1897 - Hailstone drifts six feet deep were reported in Washington County, IA.
    1897 – Brooklyn Dodger fans of a certain age will remember Hilda Chester (d. 1978) who was born in Brooklyn.  Possibly the most famous fan in baseball history, she sat in the bleachers at Ebbets Field beginning in the 1920s.  Chester yelled from the stands at players and she gained notice as a large woman in a flower-patterned dress who berated the players in her Brooklyn accent. Soon, writers were giving her passes and she was a regular. A widow of very limited means, she also worked as a hot dog vendor at a local racetrack.  After a heart attack, Chester was the first to use a brass cowbell, donated by the Dodgers, to cheer on her team. When she had a second heart attack, manager Leo Durocher personally visited her in the hospital.
    1902 – Tinkers, Evers and Chance appeared together in the Chicago Orphans lineup for the first time‚ but not in the positions that will earn them immortality.  Chance was a catcher, Tinker was at 3B and Evers at SS.  Later, Chance was moved to 1B, Evers to 2B and Tinker to SS and they turned their first double play on September 15.
    1904 - Birthday of Johnny Mack Brown (d. 1974), at Dothan, AL. Football player and well-known cowboy actor.  Brown played at the University of Alabama and starred on Coach Wallace Wade's undefeated 1925 team that defeated Washington in the 1926 Rose Bowl, 20-19. Brown took a screen test and acted in several dramatic films before appearing in the first of more than 300 westerns, many played on early television in the 1950's (no residuals).
    1905 – Hillerich & Bradsby signed a contract with Honus Wagner and produced the first signature model bat in history.
    1907 – Birthday of labor leader Walter Reuther (d. 1970), Wheeling, WV.  He began working at age 16 at a steel factory and rose to become president of the United Automobile Workers Union and the CIO.  Often at the center of a controversy, he was the target of an assassination in 1948.  The UAW Family Education Center was later named for Walter and Mary Reuther.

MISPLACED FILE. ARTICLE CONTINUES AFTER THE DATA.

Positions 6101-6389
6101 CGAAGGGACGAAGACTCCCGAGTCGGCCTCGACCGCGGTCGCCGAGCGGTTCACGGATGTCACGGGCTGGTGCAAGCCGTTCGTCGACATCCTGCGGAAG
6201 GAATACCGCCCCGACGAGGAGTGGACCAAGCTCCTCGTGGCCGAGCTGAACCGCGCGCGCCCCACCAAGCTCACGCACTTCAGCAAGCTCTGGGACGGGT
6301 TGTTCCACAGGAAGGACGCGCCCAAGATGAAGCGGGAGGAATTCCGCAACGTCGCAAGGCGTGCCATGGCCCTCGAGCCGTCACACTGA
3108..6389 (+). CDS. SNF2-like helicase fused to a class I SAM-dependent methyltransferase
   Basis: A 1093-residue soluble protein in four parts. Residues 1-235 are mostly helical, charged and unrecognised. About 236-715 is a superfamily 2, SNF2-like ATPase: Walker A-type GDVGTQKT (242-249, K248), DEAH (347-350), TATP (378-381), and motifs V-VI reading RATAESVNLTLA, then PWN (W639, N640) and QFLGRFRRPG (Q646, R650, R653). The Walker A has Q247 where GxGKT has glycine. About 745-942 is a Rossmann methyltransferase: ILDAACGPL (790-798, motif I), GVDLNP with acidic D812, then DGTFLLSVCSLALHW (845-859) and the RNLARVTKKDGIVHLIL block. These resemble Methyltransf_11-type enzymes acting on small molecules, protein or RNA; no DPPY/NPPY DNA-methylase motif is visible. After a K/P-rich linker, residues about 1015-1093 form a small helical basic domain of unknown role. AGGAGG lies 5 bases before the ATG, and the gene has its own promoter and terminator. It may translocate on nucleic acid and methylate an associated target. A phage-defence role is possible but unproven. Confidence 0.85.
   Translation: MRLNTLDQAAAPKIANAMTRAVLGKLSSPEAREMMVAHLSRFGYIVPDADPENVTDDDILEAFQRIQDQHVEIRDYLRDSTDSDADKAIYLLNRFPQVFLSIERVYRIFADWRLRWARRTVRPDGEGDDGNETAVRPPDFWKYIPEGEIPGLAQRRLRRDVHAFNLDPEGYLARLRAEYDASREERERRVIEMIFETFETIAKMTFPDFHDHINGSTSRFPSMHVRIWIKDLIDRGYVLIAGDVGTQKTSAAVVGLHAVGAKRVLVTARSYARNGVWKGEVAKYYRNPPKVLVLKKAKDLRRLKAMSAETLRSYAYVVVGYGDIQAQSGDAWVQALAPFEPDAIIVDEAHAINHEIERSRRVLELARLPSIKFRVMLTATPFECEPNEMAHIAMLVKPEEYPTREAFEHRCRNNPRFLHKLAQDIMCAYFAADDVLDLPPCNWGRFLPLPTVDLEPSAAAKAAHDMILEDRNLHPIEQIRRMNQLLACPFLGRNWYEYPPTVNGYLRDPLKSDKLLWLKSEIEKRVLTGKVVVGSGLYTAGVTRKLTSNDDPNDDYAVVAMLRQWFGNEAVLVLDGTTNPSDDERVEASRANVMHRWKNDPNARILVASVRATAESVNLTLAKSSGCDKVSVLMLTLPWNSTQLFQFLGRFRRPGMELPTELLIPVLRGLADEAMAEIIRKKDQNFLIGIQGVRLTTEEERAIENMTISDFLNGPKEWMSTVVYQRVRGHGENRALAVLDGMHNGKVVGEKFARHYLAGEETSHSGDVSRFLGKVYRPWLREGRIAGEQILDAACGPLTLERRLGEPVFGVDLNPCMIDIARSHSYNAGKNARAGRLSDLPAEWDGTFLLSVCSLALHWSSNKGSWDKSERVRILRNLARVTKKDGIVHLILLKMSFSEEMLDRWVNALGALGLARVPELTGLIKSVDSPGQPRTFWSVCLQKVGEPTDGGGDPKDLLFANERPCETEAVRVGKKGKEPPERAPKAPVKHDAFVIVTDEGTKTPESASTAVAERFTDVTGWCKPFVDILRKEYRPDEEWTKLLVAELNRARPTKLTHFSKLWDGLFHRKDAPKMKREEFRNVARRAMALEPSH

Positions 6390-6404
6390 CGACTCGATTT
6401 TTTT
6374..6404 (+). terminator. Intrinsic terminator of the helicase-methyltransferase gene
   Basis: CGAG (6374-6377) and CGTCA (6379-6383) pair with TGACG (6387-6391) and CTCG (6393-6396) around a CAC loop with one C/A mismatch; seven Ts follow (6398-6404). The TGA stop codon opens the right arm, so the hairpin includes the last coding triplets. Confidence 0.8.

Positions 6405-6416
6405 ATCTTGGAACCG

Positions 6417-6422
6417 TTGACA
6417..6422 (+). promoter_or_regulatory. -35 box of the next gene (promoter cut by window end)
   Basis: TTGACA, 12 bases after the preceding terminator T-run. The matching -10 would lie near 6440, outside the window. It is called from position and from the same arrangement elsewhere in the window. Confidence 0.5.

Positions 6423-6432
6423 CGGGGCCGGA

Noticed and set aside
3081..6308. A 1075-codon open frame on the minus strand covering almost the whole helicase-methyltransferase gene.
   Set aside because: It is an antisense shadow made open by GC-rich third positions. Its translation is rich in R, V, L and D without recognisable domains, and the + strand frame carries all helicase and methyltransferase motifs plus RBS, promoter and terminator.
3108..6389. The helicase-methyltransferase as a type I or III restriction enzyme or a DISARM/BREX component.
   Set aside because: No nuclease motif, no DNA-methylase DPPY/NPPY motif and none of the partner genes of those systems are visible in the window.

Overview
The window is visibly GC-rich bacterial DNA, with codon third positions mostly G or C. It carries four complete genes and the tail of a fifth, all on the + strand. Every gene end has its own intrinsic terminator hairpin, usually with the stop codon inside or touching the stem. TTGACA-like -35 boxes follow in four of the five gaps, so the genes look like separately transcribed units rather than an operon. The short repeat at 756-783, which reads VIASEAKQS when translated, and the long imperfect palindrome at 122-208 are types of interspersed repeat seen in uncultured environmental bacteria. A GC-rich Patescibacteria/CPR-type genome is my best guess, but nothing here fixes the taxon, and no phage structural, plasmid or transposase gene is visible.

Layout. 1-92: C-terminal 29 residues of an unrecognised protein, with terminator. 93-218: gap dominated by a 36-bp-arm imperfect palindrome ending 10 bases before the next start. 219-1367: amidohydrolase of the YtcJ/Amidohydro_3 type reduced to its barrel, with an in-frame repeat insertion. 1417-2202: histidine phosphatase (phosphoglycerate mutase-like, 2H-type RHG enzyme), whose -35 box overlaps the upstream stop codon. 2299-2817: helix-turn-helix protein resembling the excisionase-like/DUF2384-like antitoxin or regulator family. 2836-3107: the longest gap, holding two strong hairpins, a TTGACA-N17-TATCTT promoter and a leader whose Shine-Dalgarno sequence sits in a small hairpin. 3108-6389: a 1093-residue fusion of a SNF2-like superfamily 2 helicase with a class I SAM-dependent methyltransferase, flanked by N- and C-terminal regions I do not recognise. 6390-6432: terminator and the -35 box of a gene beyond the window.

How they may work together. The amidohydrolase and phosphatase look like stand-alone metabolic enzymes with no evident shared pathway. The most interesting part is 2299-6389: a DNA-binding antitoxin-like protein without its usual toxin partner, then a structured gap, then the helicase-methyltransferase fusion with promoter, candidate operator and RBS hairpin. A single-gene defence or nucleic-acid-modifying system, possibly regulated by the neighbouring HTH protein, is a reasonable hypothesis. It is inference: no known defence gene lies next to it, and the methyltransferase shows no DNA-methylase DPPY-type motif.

1906 - In the longest game in American League history, both starters, Philadelphia’s Jack Coombs and Boston's Joe Harris went 24 innings. The Athletics would defeat the Boston Red Sox. 4-1.
    1914 - Bloomington, MI is deluged with 9.78 inches of rain in 24 hours to establish a state record.
    1916 - Congress passed “an act to prevent interstate commerce in the products of child labor,” basically become the first federal child labor law. On June 3, 1918, it was declared unconstitutional by the Supreme Court as an invasion of states' rights.
    1922 - The first daily news program began broadcasting on station WBAY, New York City.
    1923 - Birthday of Rocky Marciano, boxer born Rocco Francis Marchegiano (d. 1969) at Brockton, MA. Marciano used superb conditioning to fashion an impressive record that propelled him to a fight with Jersey Joe Walcott for the heavyweight title on September 23, 1952. Marciano knocked Walcott out, and in 1956, he retired as the only undefeated heavyweight champion.
    1925 - Benjamin D. Chamberlin of Washington, DC received a patent to make glass light bulbs by machine, “an apparatus for gathering glass and the treatment thereof on blowpipes.” Electric light bulbs previously were hand blown. The first frosted electric light bulb for commercial distribution was invented by Marin Pipke of Incandescent Lamp Department of the General Electric Company at Nela Park, OH. He received a patent on October 16, 1928. The first sodium vapor lights were installed on June 13,2933 on the Balltown Road, near Schenectady, NY by the General Electric Company and the New York Power and Light Company. The lamps were monochromatic and glowed in one color, giving 2.5 times the light output of incandescent lamps of the same wattage. The lamp wattage was about 80 to 90 watts and the light output about 4,000 lumens. The first successfully developed fluorescent lamp was made by Arthur Compton at the General Electric Company in Schenectady, NY, in 1934.
    1929 - Birthday of Ila Fox (d. 2000), Callendar, IA. At the age of 25, she became the first licensed native Iowa female pilot. To finance her flying lessons, she dressed in a snappy rendition of the classic aviator costume of boots, trousers and leather jacket to promote the Curtis Flying Service.
    1930 – The New York World reported the disappearance of New York Superior Court Justice Joseph Crater, who vanished August 6, 1930 amid political scandal. He was last seen leaving a restaurant in Manhattan and entered pop culture as one of the most mysterious missing persons cases of the twentieth century. Despite massive publicity, the case was never solved and was officially closed 40 years after he disappeared. His disappearance fueled public disquiet about New York City corruption and was a factor in the downfall of the Tammany Hall political machine.